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Visuals in Math? Helping Students Share What They See

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by Dr. Marian Small

Reasoning is an important element in mathematics learning, whether the learner is in Kindergarten or in Grade 12. Visuals, either with or without accompanying words, can be extremely powerful tools for reasoning and explaining; they are powerful not only because they help us understand more quickly, but also because sometimes they lead us to be more general than when we use specific numerical examples. This can be true at any grade level.

 

Here is a mathematical concept captured in a visual.

 

 

 

 

 

 

 

 

 

 

The picture may evoke any of the following ideas:

  •  equal groups of 2 could be created by splitting the icebergs with 4 penguins into two mini-icebergs
  • equal groups of 4 could be created by combining pairs of icebergs with 2 penguins
  • you can show any amount as a multiplication if one factor is 1 (e.g. 32 = 32 x 1 or 1 x 32)

 

Resist telling students what to look for.Rather, ask simple open questions about the visuals, such as:

When do we use multiplication?

Are all of the groups of penguins the same size? Does that matter?

Could the penguins be rearranged into equal groups?

Is it easier to use multiplication for this picture than if there had been 5 icebergs with 2 penguins on them?

This powerful concept enables students of all ability levels to share what they see.

 

What math concepts can you think of where the use of an image would help your students understand?

 

Marian Small is a Canadian mathematics educator and a regular speaker on K–12 mathematics throughout Canada and the US.  Marian is the former Dean of Education at the University of New Brunswick, and has been a classroom teacher and professor of mathematics education for over 30 years.

In her latest resource, Eyes on Math, Dr. Small provides an extendable strategy. Teachers are provided with examples so that they might think of their own simple drawings for other math concepts. For more information on Eyes on Math click here.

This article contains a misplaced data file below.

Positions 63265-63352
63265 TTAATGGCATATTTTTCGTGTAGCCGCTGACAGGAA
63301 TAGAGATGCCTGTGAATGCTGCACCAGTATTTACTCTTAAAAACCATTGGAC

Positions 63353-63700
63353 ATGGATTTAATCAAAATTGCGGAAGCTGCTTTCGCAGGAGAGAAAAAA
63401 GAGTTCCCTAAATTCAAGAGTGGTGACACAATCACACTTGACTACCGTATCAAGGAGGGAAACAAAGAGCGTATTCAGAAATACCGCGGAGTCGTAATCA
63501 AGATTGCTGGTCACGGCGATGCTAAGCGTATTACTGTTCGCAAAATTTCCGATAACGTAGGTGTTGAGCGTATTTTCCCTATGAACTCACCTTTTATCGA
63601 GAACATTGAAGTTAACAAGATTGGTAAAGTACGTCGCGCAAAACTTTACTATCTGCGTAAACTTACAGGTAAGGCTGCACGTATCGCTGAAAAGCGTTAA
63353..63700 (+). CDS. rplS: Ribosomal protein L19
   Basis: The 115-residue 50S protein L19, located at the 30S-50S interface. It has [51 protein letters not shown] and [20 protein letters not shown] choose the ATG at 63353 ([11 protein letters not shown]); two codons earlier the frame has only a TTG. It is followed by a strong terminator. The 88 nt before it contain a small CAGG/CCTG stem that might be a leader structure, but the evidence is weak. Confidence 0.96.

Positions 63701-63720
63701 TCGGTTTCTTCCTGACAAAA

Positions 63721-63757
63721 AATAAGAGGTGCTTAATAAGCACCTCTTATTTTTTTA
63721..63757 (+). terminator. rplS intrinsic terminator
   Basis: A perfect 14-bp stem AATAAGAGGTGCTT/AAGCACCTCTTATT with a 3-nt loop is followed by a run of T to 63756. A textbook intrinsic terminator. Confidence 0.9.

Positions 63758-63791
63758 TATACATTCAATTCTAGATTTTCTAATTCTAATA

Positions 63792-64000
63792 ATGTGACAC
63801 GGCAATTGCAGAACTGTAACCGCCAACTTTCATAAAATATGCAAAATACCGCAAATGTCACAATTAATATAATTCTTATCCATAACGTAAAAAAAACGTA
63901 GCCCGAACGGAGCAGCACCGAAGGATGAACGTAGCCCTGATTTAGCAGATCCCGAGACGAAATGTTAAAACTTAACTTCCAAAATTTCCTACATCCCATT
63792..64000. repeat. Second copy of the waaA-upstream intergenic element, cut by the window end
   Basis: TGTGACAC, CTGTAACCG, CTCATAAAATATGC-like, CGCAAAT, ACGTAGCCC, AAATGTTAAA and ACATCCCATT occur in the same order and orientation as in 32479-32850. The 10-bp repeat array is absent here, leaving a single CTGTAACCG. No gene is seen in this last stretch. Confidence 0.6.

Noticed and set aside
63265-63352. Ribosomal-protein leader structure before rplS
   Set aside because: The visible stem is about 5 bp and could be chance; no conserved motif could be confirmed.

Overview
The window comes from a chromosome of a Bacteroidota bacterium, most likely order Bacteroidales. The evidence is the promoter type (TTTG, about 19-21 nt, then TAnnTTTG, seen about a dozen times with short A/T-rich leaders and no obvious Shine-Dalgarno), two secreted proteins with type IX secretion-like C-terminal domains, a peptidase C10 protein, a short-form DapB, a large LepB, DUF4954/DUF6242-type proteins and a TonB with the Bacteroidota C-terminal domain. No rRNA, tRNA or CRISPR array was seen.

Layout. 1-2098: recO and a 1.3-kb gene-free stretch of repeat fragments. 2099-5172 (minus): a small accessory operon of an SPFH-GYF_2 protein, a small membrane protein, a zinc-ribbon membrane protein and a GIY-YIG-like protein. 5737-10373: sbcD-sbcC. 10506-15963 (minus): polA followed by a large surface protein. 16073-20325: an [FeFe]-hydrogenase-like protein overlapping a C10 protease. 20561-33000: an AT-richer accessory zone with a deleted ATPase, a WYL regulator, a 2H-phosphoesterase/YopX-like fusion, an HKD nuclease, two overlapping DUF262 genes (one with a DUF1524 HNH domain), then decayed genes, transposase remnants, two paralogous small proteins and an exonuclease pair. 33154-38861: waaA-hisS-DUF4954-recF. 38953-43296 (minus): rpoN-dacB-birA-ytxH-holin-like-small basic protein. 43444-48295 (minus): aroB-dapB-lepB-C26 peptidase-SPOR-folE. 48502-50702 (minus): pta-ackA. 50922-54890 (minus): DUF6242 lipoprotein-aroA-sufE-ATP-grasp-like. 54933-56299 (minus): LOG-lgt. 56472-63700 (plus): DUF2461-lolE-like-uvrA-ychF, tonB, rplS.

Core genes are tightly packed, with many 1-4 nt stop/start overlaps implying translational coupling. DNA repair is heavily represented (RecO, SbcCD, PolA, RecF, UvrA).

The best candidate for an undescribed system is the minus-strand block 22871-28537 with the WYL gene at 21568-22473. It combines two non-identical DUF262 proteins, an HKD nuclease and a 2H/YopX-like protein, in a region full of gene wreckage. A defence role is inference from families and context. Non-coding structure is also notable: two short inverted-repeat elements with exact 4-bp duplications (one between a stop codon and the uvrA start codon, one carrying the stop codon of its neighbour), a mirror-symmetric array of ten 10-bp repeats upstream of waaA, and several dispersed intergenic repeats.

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  • http://www.nelson.com/mariansmall Marian Small

    Aviva, thank you for your kind words. I’d suggest another visual idea related to area and perimeter:

    I’d show a very wide, but very thin rectangle and no measurements at all.
    Then I might ask:
    Which measurements of the rectangle are “big” and which are “little”? How do you know?

    Or I might show a shape that has 5 sides, 3 of equal length and another 2 of a different, but equal, length (Imagine a “house” where the bottom is a square and the top is an isosceles triangle).
    Then I’d ask– how many side lengths do you need to know to figure out the perimeter? What other shapes could you draw where you’d need that number of side lengths to be given to figure out the full perimeter?

    • http://adunsiger.com Aviva (@avivaloca)

      Thank you so much for the reply! I love your ideas, and I’m actually thinking of a way that I can use them for our 105 the Hive Radio Show on Tuesday about Area and Perimeter. I think these would be great questions for discussion, and we could always tweet about the questions as well as orally discuss them. You’ve just inspired me to try something new. Thank you!

      Aviva

  • http://adunsiger.com Aviva Dunsiger (@avivaloca)

    Marian, I’m very inspired by your books and your ideas, and this post of yours really has me thinking. I love how you can use these open-ended questions with the visuals to really get students thinking about math. In Grade 6, I have been working on area and perimeter, and to get students thinking about both concepts, I’ve used shapes with measurements. I asked students to tell me what they know about the picture. The math talk has been wonderful. Students are not only getting to the concept of area and perimeter, but they are also connecting the shapes with geometry and spatial sense, and identifying many of the properties of shapes. Today was the best though because one student saw the rectangle, and connected one way that he could figure out the area with arrays and multiplication. The layout of the rectangle reminded him of this, and just having this visual, resulted in some great math thinking. Now I’m considering other ways that I can use visuals in math. What would you suggest?

    Aviva